David Bourget (Western Ontario)
David Chalmers (ANU, NYU)
Rafael De Clercq
Jack Alan Reynolds
Learn more about PhilPapers
Levinas Studies 2:175-196 (2007)
When Emmanuel Levinas writes (in the preface of Totality and Infinity) that Franz Rosenzweig’s Stern der Erlösung is “a work too often present in this book to be cited,” he effectively names his debt to F. W. J. Schelling as well, for Rosenzweig’s work was a sustained attempt to carry to completion Schelling’s great philosophical fragment, the Weltalter. Scholars of Levinas have explored Levinas’s relationship to Schelling, but I confess that, as a Schelling scholar, I knew nothing of this connection until rather recently. I credit above all the energetic work of Jason Wirth for helping me see its importance — and more generally the importance of reading Schelling in the context of recent work in continental philosophy. None of this has been easy. The very thing that Schelling and Levinas have in common, their resistance to the implicit solipsism of overcoming mystery with clarity, make them poor candidates for quick appropriation and comparison. Indeed, Schelling anticipated Nietzsche by openly mocking the scholars who make it their business to “appropriate and compare.” Mockery and ridicule is, ofcourse, not Levinas’s way of going about things. Even so, he too is so relentless in his polemic against the totalizing desire to know that he forces his reader to pause and question just what a proper scholarly response to his work might be. As such, the very first result of taking up the question of Schelling and Levinas might be that we are forced to set aside the scholarly mask, testimony of one’s acquiescence to the order of the same, in order to step forth as the human beings that we are. Whether this is an act of humility or of arrogance is not at all clear. Dispensing with the pretense of knowledge takes a kind of boldness on our part — for what but knowledge might give us a claim to the attention of others?
|Keywords||No keywords specified (fix it)|
|Categories||categorize this paper)|
Setup an account with your affiliations in order to access resources via your University's proxy server
Configure custom proxy (use this if your affiliation does not provide a proxy)
|Through your library|
References found in this work BETA
No references found.
Citations of this work BETA
No citations found.
Similar books and articles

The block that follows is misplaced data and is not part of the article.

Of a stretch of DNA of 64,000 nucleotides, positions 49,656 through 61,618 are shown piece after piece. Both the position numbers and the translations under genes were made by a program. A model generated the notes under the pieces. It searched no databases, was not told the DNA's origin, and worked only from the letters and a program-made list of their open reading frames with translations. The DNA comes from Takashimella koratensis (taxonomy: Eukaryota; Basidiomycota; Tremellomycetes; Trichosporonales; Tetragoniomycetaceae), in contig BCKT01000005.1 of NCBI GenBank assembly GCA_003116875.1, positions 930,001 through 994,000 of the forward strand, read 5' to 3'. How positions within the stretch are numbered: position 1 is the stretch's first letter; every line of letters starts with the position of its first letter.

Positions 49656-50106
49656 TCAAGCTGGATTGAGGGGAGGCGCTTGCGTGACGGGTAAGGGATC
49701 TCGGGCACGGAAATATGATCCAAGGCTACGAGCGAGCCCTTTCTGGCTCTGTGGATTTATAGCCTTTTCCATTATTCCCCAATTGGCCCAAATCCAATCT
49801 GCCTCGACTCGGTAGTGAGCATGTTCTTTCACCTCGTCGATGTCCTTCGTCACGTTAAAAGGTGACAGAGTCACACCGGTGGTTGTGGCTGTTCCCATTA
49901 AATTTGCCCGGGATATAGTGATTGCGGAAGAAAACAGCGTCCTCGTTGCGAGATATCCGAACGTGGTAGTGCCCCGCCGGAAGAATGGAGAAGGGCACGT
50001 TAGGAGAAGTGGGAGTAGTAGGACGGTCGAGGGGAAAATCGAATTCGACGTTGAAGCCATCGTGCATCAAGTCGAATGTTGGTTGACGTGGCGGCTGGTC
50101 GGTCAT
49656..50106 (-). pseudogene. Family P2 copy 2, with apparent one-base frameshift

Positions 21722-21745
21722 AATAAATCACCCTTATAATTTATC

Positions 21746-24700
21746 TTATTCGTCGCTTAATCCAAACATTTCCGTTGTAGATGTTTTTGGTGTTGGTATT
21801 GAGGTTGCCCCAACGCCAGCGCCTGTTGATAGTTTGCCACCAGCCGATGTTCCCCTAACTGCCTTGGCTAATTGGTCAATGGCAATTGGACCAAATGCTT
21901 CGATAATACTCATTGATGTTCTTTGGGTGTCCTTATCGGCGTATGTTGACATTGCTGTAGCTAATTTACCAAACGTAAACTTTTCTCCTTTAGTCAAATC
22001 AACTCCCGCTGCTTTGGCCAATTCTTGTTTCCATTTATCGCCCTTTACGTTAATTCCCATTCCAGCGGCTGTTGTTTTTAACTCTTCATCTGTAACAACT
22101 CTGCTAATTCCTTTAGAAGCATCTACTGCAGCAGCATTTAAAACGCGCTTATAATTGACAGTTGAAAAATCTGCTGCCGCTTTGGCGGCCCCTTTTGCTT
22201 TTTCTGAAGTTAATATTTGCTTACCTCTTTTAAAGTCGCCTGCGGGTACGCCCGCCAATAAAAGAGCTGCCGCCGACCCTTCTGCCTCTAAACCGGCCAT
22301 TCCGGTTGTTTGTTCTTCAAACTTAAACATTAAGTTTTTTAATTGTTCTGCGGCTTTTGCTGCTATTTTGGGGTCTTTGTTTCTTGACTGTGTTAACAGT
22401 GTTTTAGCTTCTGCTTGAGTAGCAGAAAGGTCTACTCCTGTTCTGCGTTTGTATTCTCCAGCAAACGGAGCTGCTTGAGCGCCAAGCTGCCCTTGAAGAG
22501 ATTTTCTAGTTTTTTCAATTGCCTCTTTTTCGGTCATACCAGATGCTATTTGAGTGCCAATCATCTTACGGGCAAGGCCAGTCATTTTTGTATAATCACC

Drew M. Dalton (2006). The Pains of Contraction Understanding Creation in Levinas Through Schelling. Studia Phaenomenologica 6 (1):215 - 240.
David Farrell Krell (2004). Nietzschean Reminiscences of Schelling's Philosophy of Mythology (1842). Epoché: A Journal for the History of Philosophy 8 (2):181-193.
Jason Wirth (2004). Mitwissenschaft. Epoché: A Journal for the History of Philosophy 8 (2):215-232.
Drew M. Dalton (2008). Being and Time for Schelling. Idealistic Studies 38 (3):175-184.
Mathew A. Foust (2012). Confess Your Contradictions: Schelling, Royce, and the Art of Atonement. Journal of Speculative Philosophy 26 (3):516-530.
Peter Warnek (2004). Schelling's Second Sailing. Epoché: A Journal for the History of Philosophy 8 (2):195-214.
Frank Schalow (1997). Traces of Love Inscribed by Deeds: The Question of Immortality and Schelling's Ethics. Journal of Religious Ethics 25 (2):243 - 256.
Dalia Nassar (2010). From a Philosophy of Self to a Philosophy of Nature: Goethe and the Development of Schelling's Naturphilosophie. Archiv für Geschichte der Philosophie 92 (3):304-321.
Tyler Tritten (2012). Beyond Presence: The Late F.W.J. Schelling's Criticism of Metaphysics. De Gruyter.
Drew Dalton (2006). The Pains of Contraction. Studia Phaenomenologica 6 (1):215-240.
Drew M. Dalton (2009). Otherwise Than Nothing. Philosophy and Theology 21 (1/2):105-128.
H. G. Callaway (1996). Schelling and the Background of American Pragmatism:. [REVIEW] Arisbe, Peirce-Related Papers 1:1-12.
Added to index2012-03-18
Total downloads12 ( #137,564 of 1,139,891 )
Recent downloads (6 months)3 ( #66,126 of 1,139,891 )
How can I increase my downloads?